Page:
Perhaps, and this is not a bad idea, England might benefit by playing a second spinner in the final test. India may still beat England but at least it won’t be one of the common talking points yet again.
Mentally shot but the baggage can be put behind
This is the first time since 1888 that England have been bowled out for under 200 in five successive innings. Since scoring 578 in the 1st innings of the 1st Test, their totals have been: 178, 134, 164, 112 and 81.
Those are horrific numbers by any standards. Here is a bit more perspective: Root’s 218 in the opening test is at least 40 more than England’s highest total since.
Such numbers can be mentally damaging but let’s not forget that this is still a very good England side on paper, with players who have had careers that many can only dream of.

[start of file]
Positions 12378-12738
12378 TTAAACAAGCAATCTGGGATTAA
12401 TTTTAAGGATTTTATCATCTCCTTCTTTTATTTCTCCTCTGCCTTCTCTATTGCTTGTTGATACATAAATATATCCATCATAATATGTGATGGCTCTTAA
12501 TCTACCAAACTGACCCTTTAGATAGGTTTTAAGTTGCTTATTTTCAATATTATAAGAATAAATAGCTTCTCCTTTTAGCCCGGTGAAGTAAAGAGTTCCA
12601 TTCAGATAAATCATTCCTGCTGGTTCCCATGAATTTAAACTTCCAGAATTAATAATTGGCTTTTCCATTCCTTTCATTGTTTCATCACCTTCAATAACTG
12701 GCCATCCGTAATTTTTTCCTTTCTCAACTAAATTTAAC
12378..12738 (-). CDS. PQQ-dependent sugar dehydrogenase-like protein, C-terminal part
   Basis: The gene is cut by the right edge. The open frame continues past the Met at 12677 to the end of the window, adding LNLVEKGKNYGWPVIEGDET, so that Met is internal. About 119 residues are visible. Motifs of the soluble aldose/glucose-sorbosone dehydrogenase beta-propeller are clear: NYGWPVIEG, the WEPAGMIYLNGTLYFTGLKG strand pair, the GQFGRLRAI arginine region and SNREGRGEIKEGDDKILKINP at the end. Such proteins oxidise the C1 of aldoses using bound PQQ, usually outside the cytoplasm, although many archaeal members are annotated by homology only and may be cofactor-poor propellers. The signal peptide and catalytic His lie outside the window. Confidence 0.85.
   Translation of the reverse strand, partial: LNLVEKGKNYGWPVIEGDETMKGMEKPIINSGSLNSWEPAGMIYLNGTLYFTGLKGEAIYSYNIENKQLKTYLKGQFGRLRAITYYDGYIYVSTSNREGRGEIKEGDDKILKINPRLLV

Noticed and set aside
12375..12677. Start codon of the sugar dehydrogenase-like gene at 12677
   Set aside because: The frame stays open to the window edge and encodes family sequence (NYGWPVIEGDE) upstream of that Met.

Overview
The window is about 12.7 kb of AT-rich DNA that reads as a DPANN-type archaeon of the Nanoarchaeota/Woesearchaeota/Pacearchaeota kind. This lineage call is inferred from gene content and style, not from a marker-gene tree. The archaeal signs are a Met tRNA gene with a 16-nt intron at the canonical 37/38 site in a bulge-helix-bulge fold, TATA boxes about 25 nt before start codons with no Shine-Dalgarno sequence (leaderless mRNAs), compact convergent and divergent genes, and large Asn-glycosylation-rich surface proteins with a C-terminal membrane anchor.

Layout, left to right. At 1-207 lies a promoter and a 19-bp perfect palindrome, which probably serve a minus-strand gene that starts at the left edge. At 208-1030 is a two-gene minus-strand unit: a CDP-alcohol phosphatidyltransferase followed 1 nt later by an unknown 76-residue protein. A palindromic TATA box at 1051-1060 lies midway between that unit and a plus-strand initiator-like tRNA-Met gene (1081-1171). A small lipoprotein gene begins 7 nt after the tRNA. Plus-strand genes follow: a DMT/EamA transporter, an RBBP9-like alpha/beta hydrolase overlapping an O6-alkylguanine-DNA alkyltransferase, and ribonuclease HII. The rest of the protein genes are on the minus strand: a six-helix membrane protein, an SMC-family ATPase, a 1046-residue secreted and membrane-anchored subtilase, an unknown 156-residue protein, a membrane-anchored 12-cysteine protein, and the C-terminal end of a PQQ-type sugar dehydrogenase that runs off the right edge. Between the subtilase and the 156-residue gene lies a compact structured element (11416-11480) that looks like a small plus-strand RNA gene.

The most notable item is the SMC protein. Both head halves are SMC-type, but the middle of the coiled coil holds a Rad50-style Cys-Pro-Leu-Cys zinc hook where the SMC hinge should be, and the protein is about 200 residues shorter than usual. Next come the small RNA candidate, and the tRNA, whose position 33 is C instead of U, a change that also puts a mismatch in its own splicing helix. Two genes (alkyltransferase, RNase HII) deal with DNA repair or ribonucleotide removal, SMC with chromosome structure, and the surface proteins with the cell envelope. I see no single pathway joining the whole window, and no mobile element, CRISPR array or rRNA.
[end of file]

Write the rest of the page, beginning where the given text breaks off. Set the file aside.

Normally, you need strong characters in the dressing room to overcome the mental baggage that such performances bring, and the visitors do have such characters in abundance.
A dressing room that has the likes of Joe Root, Jonny Bairstow, Ben Stokes, James Anderson, Jack Leach and Stuart Broad shouldn’t have too many troubles dealing with the pressure of a difficult tour.
— ICC (@ICC) February 9, 2021
However, yes, the basics of the game are still pretty much the same and England’s batsmen have to work on them in the time between now and the next test. You don’t become world-class players of spin over five or ten days, obviously, but at least, going back to what you have been trained to do always helps.
Which is to say, trusting your strengths, instincts and your technique is second to none.